21 Steps to Home Business Success
Twenty million home-based businesses will be in operation by 1999, according to Link Resource's 1995 National Work-at Home Survey. All around the country, people who want more control over their lives are starting home businesses
In New Orleans, Rick Hart's home based Cajun Cargo ships seafood nation wide. In Palatine, Illinois, Stephaine Heavey works from home designing and selling original patterns for fabric dolls. And in Dallas, Lisa McElya published the Dallas Party & Event Planners Guidebook from the entire first floor of her two-story home.
These three people are living the new American dream of owning a business, but avoiding the high overhead and start-up costs of a commercial location. If the idea of working from home is appealing, but you don't know where to begin, here is a step-by-step guide.
Step 1: Decide What Part of the House to Use
Select an area away from family activity. The perfect space is a separate room (or perhaps the garage), but any area will do, if it can hold all the business supplies and equipment, and also provide enough work space for desks, tables, or counters.
Step 2: Determine How Much Time You Can Spend on the Business
Many people start a home business on a part-time basis while raising children or working outside the home. Others start full-time when family and finances allow. However you begin, figure out how may hours per week you can devote to the business Make a weekly chart of your activities, examine it, and determine where the business fits. Don't assume you have time and find out later you don't.
Step 3: Decide on the Type of Business
Make a list of things you like to do, your work and volunteer experience, and items you own that can be used in a business. Look over this line-up, and using ideas from it, list possible businesses to start. Eliminate any business that isn't appealing or doesn't fill a need people have.
For ideas on different types of businesses, consult the end of this article. Other ideas can be found in the source material listed at the end of this article.
Step 4: Choose a Legal Form
The three basic legal forms are sole proprietorship, partnership, and corporation. The most common is the sole proprietorship. As its name implies, a sole proprietorship is owned by one individual. It is the oldest form of business, the easiest to start, and the least complicated to dissolve. Here are some of the advantages of this business form:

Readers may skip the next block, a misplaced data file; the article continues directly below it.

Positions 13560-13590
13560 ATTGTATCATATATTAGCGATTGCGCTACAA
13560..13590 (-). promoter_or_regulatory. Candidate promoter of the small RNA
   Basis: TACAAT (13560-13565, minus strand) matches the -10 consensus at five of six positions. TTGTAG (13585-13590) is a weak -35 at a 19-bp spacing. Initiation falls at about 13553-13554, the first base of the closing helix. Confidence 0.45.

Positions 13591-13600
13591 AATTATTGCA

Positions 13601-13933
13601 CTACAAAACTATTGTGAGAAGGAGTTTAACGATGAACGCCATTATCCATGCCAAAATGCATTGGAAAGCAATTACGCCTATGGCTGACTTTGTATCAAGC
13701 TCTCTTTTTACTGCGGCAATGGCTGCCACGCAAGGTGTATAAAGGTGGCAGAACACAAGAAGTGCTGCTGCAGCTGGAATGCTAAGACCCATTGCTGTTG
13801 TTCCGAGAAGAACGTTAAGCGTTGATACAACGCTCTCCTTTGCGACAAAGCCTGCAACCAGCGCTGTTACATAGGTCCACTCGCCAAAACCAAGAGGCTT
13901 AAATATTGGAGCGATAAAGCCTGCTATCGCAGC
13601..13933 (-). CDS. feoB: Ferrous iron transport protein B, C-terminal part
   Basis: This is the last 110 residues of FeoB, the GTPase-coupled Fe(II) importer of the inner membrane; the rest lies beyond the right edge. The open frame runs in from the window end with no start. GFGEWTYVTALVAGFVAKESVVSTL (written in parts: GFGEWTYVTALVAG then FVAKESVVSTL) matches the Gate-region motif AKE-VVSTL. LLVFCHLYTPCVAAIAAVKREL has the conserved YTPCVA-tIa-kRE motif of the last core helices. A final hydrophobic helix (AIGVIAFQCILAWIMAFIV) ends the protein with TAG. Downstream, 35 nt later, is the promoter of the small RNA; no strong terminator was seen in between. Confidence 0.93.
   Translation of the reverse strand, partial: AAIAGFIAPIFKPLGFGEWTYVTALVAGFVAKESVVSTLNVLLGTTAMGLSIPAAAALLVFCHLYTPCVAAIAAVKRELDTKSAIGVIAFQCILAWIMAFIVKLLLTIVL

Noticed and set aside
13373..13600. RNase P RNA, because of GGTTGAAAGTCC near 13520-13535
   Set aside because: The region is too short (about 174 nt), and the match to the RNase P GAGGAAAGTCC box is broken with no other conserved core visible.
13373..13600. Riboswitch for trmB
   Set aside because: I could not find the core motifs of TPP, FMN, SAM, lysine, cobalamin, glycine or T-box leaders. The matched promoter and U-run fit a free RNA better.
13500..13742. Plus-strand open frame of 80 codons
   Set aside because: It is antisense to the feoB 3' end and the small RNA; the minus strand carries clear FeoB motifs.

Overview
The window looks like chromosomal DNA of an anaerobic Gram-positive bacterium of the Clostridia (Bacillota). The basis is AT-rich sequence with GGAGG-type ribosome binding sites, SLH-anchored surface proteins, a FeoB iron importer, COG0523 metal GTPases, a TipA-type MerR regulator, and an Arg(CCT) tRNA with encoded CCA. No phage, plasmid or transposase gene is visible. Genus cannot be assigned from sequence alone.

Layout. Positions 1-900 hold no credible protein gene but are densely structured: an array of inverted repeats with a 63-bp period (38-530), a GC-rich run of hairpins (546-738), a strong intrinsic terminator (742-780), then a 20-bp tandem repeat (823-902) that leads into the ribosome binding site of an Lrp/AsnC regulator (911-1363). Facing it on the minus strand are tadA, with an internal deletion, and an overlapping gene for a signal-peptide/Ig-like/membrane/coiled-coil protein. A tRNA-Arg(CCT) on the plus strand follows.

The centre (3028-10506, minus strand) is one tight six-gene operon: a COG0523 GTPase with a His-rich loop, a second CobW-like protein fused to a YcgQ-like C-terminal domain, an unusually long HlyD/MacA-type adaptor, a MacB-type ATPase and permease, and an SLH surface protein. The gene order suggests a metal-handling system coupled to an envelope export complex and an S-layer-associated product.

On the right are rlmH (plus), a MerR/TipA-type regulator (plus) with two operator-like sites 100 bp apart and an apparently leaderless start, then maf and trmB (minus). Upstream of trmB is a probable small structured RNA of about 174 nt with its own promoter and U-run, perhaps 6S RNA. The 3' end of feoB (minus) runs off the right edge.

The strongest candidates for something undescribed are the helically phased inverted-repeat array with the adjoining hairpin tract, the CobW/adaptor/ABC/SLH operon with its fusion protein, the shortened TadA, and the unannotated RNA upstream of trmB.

You own all the profits
Your business is easy and cheap to organize. You don't need any government approval, although you may be required to carry a city, state or county license. Your only other obligation is to notify the Internal revenue Service (IRS) for the purposes of sales tax.
You're the boss
You enjoy certain tax savings.
You must pay regular individual taxes on your income, property, and payroll, but these are not levied as special taxes, as with a corporation. You will also have to pay sales tax which you have received from your customers.
Greater personal incentive and satisfaction. Since you have your investment to lose if your business is not successful, you should be more willing to put time, thought, and energy into the business. And when your business is successful, you enjoy maximum sense of accomplishment since you know its success was dependent upon your decisions about your management ability alone.
For more information about this and other forms of business, send for the U.S. Small Business Administration (SBA) Publication MP25. Selecting the Legal Structure for Your Business (50 cents). It outlines the advantages and disadvantages of each legal type of structure. If after reading it you are still uncertain what form of the business should take, consult an attorney.
Step 5: Determine Where the Money Will Come from
There are three ways to finance start-up costs: use your own money, obtain a loan, or find investors. If possible, it is better to start small, use your savings, and not worry about repaying a debt. also keep in mind that since you are a home-based, chances of qualifying for a loan or finding investors are slim until the success of your idea is proven.
Step 6: Gather Information
Spend a few weeks researching home-based businesses. A library or bookstore can provide numerous books on business basics, and on the specific type of business that interest you. Homemade Money by Barbara Brabee (see sources) is an excellent book to start with.
If you are considering a computer business, get in touch with the association of Electronics; Cottagers, P.O. Box 1738, Davis, CA 95617-1738. To keep informed of what is happening in home business world, contact National Home Business report, P.O. Box 2137, Naperville, IL 60566, for subscription information; and Mothers Home Business Network, P.O. Box 423, East Meadow, NY 11554 (send SASE for free information).
Step 7: Check on Zoning Restrictions
Find out how your property is zoned, the call City Hall and ask what regulations apply to home businesses in that zone. Also, if you rent or live in a condominium, check the lease or homeowner's association rules to be certain a home business is allowed.
Generally, if you do not annoy your neighbors with excess noise, odors, and traffic, you will not be deterred from running a business at home. The neighbors may not even be aware of the business, but it is necessary to know exactly what you can and can't do before you start. This is important should any problems or questions arise later.
Step 8: Pick a Business Name and Register It
If the business you choose is different form your name, file an assumed (or fictitious) name certificate with the county. You are notified if another business already has that name, so you can select a new one.
Do this before investing in expensive stationery and brochures. It costs only a few dollars to file, and it protects the business name from being used by someone else in the county.
Step 9: Write a Business Plan
A good business plan clarifies your ideas and establishes a plan of action. A good business plan should include a description of what you are selling, your background and qualifications, who the prospective customers are and where they can be found, what is needed to build the business, how you plan to promote, and how much money is need for start-up costs.
SBA Publication #M925, The Business Plan for Home-Based Business ($1) is helpful.
Step 10: Get an Identifying Number